- Blakely, Rhys (July 18, 2007). "Gates how piracy worked for me in China". The Times. London. Archived from the original on June 11, 2011. Retrieved April 26, 2010.
- "Knighthood for Microsoft's Gates". BBC News. March 2, 2005. Archived from the original on March 9, 2008. Retrieved February 18, 2008.
- "Proclamation of the Award". Diario Oficial de la Federación. Archived from the original on March 6, 2008. Retrieved March 30, 2008.
- "Bower Award for Business Leadership". The Franklin Institute. 2010. Archived from the original on July 26, 2010. Retrieved June 30, 2013.
- "2010 Silver Buffalo Recipients". Scouting: 39. September–October 2010.
- National Winners | public service awards Archived November 24, 2010, at the Wayback Machine. Jefferson Awards.org. Retrieved on September 4, 2013.
- "The 2006 James C. Morgan Global Humanitarian Award". The Tech Museum of Innovation. Archived from the original on April 2, 2014. Retrieved April 2, 2014.
- "Padma Awards – Press Information Board of India". Ministry of Home Affairs, India. Archived from the original on January 28, 2015.
- "Padma awards 2015 announced: Advani, Amitabh among 104 awardees". Zee News. January 25, 2015.
- "President Obama Names Recipients of the Presidential Medal of Freedom". whitehouse.gov. The White House. November 16, 2016. Archived from the original on November 22, 2016. Retrieved November 16, 2016.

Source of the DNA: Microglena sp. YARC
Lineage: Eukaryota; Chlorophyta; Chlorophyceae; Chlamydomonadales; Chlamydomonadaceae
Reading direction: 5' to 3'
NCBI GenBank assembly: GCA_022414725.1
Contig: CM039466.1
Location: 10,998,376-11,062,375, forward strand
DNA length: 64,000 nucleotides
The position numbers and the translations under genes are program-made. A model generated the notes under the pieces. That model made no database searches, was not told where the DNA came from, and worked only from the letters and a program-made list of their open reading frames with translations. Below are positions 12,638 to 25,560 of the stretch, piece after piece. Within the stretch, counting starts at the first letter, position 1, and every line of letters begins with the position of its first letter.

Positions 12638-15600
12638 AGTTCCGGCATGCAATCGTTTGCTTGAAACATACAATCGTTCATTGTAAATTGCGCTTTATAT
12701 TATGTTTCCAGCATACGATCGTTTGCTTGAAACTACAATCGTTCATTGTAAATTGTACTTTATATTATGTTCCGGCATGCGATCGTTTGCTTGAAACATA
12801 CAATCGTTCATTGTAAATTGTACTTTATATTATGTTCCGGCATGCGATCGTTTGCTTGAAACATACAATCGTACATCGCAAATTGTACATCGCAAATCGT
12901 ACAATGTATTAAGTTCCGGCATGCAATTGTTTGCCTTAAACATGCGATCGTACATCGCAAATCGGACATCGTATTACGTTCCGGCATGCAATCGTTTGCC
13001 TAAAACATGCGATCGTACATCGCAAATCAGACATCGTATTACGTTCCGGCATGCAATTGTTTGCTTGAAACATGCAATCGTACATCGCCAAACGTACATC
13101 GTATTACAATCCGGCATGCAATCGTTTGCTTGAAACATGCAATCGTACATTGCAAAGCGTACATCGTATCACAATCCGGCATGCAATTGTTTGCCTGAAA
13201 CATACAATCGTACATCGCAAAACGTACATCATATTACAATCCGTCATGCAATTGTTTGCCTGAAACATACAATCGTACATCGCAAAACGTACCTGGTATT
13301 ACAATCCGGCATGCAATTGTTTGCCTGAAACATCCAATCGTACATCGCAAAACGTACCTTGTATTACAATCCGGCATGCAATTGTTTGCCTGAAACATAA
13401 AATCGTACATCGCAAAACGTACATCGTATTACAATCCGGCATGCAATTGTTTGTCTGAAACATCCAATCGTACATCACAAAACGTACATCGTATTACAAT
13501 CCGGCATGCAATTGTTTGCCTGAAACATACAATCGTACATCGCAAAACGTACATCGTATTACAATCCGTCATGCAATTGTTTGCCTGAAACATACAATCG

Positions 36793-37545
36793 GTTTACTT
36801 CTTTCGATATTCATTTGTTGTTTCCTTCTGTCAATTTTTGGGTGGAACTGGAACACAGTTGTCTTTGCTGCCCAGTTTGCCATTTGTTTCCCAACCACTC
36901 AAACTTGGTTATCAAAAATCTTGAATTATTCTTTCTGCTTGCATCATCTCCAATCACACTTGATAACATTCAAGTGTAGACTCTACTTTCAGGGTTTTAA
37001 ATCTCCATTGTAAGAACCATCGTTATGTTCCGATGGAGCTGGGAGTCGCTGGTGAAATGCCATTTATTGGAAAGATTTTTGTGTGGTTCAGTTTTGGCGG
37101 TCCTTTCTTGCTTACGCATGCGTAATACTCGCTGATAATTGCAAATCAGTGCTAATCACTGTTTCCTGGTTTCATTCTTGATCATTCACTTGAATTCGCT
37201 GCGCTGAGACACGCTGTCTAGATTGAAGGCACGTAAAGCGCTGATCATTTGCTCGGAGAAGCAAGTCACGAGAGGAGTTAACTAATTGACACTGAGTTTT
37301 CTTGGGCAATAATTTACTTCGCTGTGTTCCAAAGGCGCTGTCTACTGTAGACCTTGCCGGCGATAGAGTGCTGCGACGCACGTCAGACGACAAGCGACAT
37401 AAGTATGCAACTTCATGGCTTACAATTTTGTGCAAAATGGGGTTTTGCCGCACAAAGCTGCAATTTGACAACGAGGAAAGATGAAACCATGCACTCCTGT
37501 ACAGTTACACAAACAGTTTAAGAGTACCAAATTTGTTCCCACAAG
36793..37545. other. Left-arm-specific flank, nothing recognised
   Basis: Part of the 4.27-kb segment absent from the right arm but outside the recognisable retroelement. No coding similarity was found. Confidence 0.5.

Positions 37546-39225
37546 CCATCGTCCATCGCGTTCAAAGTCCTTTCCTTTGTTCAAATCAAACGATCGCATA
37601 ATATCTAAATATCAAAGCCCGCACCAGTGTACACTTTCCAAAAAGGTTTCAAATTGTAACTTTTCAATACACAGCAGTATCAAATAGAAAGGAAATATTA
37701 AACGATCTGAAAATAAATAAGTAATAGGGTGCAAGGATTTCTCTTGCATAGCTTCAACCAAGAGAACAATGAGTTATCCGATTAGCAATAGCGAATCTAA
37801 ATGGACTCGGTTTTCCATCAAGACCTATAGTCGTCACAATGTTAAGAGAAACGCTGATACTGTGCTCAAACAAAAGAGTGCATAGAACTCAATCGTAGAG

- Ambassade de France aux Etats-Unis – Washington, D.C. (April 21, 2017). "Bill et Melinda Gates décorés de la Légion d'Honneur" [Bill and Melinda Gates awarded the Legion of Honor]. France in the United States / Embassy of France in Washington, D.C. (in French). Archived from the original on March 15, 2018. Retrieved March 15, 2018.
- Thompson, F. Christian (August 19, 1999). "Bill Gates' Flower Fly Eristalis gatesi Thompson". The Diptera Site. Archived from the original on February 12, 2008. Retrieved February 18, 2008.
- "coverage of the Gates' Medina, Washington estate". Forbes. May 22, 2002. Archived from the original on March 26, 2010. Retrieved June 9, 2010.
- Goodell, Jeff (March 27, 2014). "Bill Gates: The Rolling Stone Interview". Rolling Stone. Archived from the original on May 9, 2014. Retrieved April 14, 2014.
- Lesinski 2006, p. 74
- Paterson, Thane (June 13, 2000). ""He had come a long way to this blue lawn and his dream must have seemed so close he could hardly fail to grasp it"-FSF (Advice for Bill Gates: A Little Culture Wouldn't Hurt)". Business Week. Archived from the original on May 1, 2008. Retrieved April 28, 2008.
- "Bill Gates: Chairman". Microsoft Corporation. 2008. Archived from the original on August 28, 2008.
- "Profile: Bill Gates". BBC news. January 26, 2004. Archived from the original on February 1, 2009. Retrieved January 1, 2010.
- Fridson 2001, p. 113
- Zuckerman, Laurence (October 27, 1997). "New Jet Eases Travel Hassles For Bill Gates". The New York Times. Archived from the original on September 5, 2012. Retrieved September 2, 2012.
- Bolger, Joe (May 5, 2006). "I wish I was not the richest man in the world, says Bill Gates". The Times. UK. Archived from the original on September 23, 2008. Retrieved March 31, 2008.
- Cuadros, Alex; Harrison, Crayton (May 17, 2013). "Bill Gates Retakes World's Richest Title From Carlos Slim". Forbes. Archived from the original on September 24, 2010. Retrieved May 30, 2013.
- "Bill Gates regains world's richest man title: Forbes". The Times of India. March 3, 2014. Archived from the original on September 14, 2016.